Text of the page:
Art Swap!

One of the benefits of creating your own artwork is that you can trade it for other pieces, as I did recently with one of my mugs in exchange for a scarf from UK duo Roxy Topia and Paddy Gould. Today, I want to introduce you to these two artists and their very distinctive work.

Roxy Topia and Paddy Gould work collaboratively on all of their projects, with their practice encompassing drawings, sculpture, prints, textiles, and installations. Their work explores sexual and social anxieties of twenty-first century life, but in a very playful, fun manner.

I met Roxy and Paddy in 2015, when they were on the Roswell Artist-in-Residency grant. I appreciated their quirky humor and sense of fun, which clearly comes through in their work. During their time in Roswell they created a series of large, satin sculptures with digitally-printed designs based directly on their collaborative drawings.

This sculpture is taller than I am (I'm 5'3") to give you a sense of scale.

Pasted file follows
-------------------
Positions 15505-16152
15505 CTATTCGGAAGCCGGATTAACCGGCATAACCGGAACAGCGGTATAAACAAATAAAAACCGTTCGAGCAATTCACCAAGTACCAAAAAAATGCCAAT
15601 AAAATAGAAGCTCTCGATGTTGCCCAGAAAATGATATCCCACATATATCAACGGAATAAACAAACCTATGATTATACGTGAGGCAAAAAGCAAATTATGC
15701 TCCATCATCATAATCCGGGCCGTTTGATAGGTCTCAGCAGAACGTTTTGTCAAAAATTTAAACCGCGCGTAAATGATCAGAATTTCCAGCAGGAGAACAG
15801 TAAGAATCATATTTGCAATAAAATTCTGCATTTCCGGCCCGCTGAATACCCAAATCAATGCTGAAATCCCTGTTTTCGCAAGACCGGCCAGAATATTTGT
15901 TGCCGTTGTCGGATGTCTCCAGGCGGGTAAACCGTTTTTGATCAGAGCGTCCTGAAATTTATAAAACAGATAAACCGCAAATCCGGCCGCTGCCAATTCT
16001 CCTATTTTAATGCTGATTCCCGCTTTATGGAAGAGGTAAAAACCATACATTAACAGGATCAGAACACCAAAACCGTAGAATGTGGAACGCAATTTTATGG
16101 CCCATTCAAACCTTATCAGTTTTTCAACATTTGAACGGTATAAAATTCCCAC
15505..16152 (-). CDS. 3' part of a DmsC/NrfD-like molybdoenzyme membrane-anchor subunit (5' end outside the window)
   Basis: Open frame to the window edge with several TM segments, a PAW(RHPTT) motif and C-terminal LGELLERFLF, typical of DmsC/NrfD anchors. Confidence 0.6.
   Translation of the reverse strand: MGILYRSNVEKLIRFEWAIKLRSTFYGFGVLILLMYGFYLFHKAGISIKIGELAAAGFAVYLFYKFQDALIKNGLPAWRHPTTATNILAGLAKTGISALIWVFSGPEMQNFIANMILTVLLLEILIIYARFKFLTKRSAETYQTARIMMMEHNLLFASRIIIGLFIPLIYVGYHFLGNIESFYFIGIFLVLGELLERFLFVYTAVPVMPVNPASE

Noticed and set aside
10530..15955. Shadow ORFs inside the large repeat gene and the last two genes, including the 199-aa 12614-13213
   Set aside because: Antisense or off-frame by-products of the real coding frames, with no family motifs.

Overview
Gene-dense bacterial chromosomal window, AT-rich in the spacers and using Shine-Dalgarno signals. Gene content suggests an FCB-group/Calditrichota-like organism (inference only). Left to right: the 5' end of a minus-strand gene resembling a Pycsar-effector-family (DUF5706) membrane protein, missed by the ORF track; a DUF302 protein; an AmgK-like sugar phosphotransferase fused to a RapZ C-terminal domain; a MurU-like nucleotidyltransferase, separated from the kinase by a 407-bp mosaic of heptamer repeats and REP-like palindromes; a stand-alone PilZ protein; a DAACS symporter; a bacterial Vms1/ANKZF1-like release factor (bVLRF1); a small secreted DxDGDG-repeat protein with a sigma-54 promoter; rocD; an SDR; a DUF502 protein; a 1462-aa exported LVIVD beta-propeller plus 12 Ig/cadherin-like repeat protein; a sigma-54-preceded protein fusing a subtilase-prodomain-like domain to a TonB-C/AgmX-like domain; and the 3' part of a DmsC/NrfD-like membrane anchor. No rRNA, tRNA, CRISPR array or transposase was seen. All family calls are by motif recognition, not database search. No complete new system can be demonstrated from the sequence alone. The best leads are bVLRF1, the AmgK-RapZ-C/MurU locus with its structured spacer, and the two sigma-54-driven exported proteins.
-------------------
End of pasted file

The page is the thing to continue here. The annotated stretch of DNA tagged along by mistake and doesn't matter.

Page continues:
These sculptures became the focal point of their RAiR exhibit, The Recovery Positions. The hardest part was not giving these works a hug every time I walked by them.

Since returning to the UK, Roxy and Paddy have continued pursuing their textile work on a smaller scale, producing scarves, handbags, and other objects that can easily be incorporated into daily life (because, as much as we'd all love to have a giant satin sculpture suspended in our living rooms, a handbag is slightly more practical). They have recently opened an Etsy shop that features all of their wonderful wares, and I highly encourage you to check it out.

(If you've begun to suspect that this post is a shameless promotion for these two, you're absolutely correct. Contrary to popular belief, artists can't live on air and unicorn tears alone, so support your art communities and buy their wares.)

Anyway, a few weeks ago we decided to do an art swap. I sent them my T-rex mug, one of the better dinosaur pieces I've thrown.

In exchange, I received this lovely scarf:

As both a curator and an art historian, scarves are a cliche within my wardrobe, but what I especially like about this piece is the personal connection. I not only know where the design came from, but the artists who created it, and that personal history makes it all the more special.

Now go check out their Etsy shop, if you haven't already done so.